Conversations with Carl Jung on the “Intuitive Extrovert” and “Intuitive Introvert.”

Gurleen Baruah

September 8, 2020

Ever since I have started studying Psychology back in school, I have always had this fascination towards Carl Jung’s ideas towards Cognitive functions. That how people perceive and judge the world from their own subjective lenses. For readers who aren’t aware of Jungian Cognitive functions, they are defined as “thinking”, “feeling”, “sensation” and “intuition”.

Using metaphors for names, Jung described two kinds of cognitive processes—perception and judgment. Sensation and Intuition were the two kinds of perception. Thinking and Feeling were the two kinds of judgment. He said that every mental act consists of using at least one of these four cognitive processes. Then he described eight personality types that were characterized by using one of the processes in either the extraverted or introverted world; extraverted Sensing types, introverted Sensing types, extraverted intuiting types, introverted intuiting types, extraverted Thinking types, introverted Thinking types, extraverted Feeling types, and introverted Feeling types. He also suggested that these processes operate not just as the dominant process in a personality but also in other ways. In this post, I am only focusing on ‘Intuition”.

What is ‘Intuition’?

In Carl Jung’s theory of the ego, described in 1916 in Psychological Types, intuition is an “irrational function”, opposed most directly by sensation, and opposed less strongly by the “rational functions” of thinking and feeling. Jung defined intuition as “perception via the unconscious“: using sense-perception only as a starting point, to bring forth ideas, images, possibilities, ways out of a blocked situation, by a process that is mostly unconscious. Jung said that a person in whom intuition is dominant, an “intuitive type”, acts not on the basis of rational judgment but on sheer intensity of perception.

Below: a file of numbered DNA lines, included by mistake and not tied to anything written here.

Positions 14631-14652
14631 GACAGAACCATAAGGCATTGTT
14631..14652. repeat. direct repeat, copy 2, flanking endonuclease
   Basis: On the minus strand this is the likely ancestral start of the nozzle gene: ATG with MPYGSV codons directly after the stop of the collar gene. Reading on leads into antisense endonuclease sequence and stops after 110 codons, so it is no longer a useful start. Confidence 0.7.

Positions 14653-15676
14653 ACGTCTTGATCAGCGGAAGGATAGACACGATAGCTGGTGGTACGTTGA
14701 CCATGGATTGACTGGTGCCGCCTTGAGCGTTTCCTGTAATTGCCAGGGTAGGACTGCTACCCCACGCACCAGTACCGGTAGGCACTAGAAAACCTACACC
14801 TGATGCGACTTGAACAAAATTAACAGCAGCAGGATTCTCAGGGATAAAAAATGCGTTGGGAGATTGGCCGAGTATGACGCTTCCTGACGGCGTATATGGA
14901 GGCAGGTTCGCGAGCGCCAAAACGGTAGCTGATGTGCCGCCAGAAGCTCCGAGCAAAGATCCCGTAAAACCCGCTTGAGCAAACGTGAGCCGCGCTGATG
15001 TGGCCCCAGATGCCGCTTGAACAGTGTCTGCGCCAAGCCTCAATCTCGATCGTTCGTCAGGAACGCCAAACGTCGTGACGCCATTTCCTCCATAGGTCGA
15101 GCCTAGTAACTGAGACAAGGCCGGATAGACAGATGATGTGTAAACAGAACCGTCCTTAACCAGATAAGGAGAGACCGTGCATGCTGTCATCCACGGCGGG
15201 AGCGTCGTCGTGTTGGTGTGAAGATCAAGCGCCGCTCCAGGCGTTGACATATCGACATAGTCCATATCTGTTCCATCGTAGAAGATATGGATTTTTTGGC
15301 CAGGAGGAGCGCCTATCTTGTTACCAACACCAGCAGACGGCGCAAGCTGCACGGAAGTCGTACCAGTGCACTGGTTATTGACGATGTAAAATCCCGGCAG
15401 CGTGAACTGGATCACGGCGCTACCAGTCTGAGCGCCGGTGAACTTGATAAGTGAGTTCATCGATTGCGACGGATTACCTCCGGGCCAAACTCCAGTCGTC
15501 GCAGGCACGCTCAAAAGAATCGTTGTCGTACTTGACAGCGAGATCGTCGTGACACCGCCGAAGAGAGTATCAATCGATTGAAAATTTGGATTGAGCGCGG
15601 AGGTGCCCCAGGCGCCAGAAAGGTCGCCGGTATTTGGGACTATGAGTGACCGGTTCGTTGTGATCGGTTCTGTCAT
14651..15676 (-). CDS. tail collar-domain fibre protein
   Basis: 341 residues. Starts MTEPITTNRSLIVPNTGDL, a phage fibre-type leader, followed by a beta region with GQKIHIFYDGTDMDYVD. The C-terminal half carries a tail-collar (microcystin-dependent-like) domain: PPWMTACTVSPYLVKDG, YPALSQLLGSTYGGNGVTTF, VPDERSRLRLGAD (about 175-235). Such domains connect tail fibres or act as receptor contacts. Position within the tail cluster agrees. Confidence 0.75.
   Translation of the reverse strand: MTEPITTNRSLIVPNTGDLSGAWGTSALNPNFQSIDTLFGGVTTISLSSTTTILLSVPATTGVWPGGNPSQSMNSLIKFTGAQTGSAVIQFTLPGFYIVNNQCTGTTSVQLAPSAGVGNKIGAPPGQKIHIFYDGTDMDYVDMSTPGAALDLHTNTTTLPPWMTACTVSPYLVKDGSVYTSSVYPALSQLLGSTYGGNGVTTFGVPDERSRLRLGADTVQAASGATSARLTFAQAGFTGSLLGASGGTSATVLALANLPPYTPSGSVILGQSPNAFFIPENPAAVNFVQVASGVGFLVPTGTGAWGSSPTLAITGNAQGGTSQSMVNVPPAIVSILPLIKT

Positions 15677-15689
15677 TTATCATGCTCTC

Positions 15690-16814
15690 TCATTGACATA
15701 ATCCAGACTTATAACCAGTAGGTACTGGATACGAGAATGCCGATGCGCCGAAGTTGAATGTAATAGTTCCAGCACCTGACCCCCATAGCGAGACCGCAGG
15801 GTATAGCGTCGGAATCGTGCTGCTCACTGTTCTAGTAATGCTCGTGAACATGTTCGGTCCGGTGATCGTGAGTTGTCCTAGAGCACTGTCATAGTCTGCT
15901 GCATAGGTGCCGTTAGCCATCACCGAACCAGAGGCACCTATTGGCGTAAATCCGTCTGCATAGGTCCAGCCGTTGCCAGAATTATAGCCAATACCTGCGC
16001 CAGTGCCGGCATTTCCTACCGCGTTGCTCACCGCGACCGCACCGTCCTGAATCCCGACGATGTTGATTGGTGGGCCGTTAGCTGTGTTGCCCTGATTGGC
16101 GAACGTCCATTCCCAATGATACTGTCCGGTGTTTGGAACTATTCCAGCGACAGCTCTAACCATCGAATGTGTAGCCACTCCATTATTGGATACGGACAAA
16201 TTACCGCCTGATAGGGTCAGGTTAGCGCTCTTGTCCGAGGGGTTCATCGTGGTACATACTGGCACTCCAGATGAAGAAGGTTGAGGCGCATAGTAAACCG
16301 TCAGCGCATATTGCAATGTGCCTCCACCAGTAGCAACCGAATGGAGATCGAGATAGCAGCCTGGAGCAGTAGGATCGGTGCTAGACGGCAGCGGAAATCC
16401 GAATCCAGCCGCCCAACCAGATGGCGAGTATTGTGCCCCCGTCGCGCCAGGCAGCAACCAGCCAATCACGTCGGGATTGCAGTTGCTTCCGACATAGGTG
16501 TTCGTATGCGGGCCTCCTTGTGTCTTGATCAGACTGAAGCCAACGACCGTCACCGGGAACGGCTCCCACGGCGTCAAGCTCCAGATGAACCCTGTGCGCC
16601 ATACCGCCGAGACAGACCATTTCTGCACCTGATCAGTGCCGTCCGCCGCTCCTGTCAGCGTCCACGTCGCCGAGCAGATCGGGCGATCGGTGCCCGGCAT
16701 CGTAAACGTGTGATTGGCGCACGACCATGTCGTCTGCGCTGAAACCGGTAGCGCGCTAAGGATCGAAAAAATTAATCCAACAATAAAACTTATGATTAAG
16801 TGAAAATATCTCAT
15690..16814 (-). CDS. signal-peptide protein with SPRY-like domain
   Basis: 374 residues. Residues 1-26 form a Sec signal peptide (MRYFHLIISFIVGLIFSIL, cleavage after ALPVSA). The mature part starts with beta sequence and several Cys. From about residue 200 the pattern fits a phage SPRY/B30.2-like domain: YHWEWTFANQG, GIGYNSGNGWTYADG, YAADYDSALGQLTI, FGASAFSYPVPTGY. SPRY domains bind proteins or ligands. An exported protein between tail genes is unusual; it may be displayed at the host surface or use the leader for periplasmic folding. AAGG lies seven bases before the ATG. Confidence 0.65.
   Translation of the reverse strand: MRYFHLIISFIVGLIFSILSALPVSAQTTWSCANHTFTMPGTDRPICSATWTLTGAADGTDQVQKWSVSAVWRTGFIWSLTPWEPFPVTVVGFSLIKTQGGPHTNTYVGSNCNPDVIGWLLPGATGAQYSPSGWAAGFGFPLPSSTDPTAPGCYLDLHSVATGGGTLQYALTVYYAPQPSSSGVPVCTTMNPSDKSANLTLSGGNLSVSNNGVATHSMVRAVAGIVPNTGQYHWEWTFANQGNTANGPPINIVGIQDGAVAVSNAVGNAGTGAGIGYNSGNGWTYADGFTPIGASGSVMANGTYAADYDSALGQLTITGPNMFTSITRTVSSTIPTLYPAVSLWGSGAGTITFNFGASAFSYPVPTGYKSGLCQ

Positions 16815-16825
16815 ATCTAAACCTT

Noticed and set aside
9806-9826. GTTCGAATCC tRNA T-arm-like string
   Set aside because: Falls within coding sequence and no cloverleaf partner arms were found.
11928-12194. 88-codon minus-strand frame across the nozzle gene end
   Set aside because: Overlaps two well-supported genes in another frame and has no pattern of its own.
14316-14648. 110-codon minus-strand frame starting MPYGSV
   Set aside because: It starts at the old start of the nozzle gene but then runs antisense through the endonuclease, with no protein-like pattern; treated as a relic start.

Here is one of Jung’s quotes on Intuition:

Intuition gives outlook and insight; it revels in the garden of magical possibilities as if they were real.

[“The Psychology of the Transference,” CW 16, par. 492.]

If you too are inspired by Jung and his ideas, this is for you. It is an excerpt from Carl Jung and Dr. Richard I. Evans (Dept. of Psychology, University of Houston) conversations on “Intuitive Extrovert” and “Intuitive Introvert.

Dr. Evans: More specifically, what would be an example of the difference between an intuitive extrovert and an intuitive introvert?

Dr. Jung: Well, you have chosen a somewhat difficult case, because one of the most difficult types is the intuitive introvert. The intuitive extrovert you find in all kinds of bankers, gamblers, etc., which is quite understandable. The introvert is more difficult because he has intuitions as to the subjective factor, namely the inner world; and, of course, that is very difficult to understand because what he sees are most uncommon things, things which he doesn’t like to talk about if he is not a fool. If he did, he would spoil his own game by telling what he sees, because people won’t understand it.

For instance, once I had a patient, a young woman about 27 or 28. Immediately after I had seated her, she said,

“You know, doctor, I came to you because I’ve a snake in my abdomen.”


“Yes, a black snake coiled up in the bottom of my abdomen.”

I must have made an awful face at her, so she said,

“You know that I don’t mean it literally.”

I then replied, however, “If you say it was a snake, it was a snake.” (note: a person dominant at Sensing function would perceive it just like the way it is. Literally!)*

In a later conversation with her, which took place about in the middle of her treatment, treatment that only lasted for ten consultations, she reminded me of something she had foretold me. She had said,

“I come ten times and then it will be all right,”

to which I responded with the question, “How do you know?”

“Oh, I’ve got a hunch,”

she said. (Intuition)*

Now at about the fifth or sixth hour she said,

“Doctor, I must tell you that the snake has risen; it is now about here.”

A hunch.

Then on the tenth day I said, “Now this is our last hour, and do you feel cured?” Just beaming, she replied,

“You know, this morning it came up, came out of my mouth, and the head was golden.”

Those were her last words.

When it comes to reality now, that same girl came to me because she couldn’t hear the step of her feet anymore, because she walked on air, literally. She couldn’t hear it, and that frightened her. When I asked for her address, she said,

“Oh, Pension so and so. Well, it is not just called a pension, but it is a sort of pension.”

I had never heard of it.

“I have never heard of that place,” I said. She replied,

“It is a very nice place. There are only young girls there; they are all very nice young girls, very lovely young girls, and they have a merry time. I often wish they would invite me to their merry evenings.”

And I said, “Do they amuse themselves all alone?”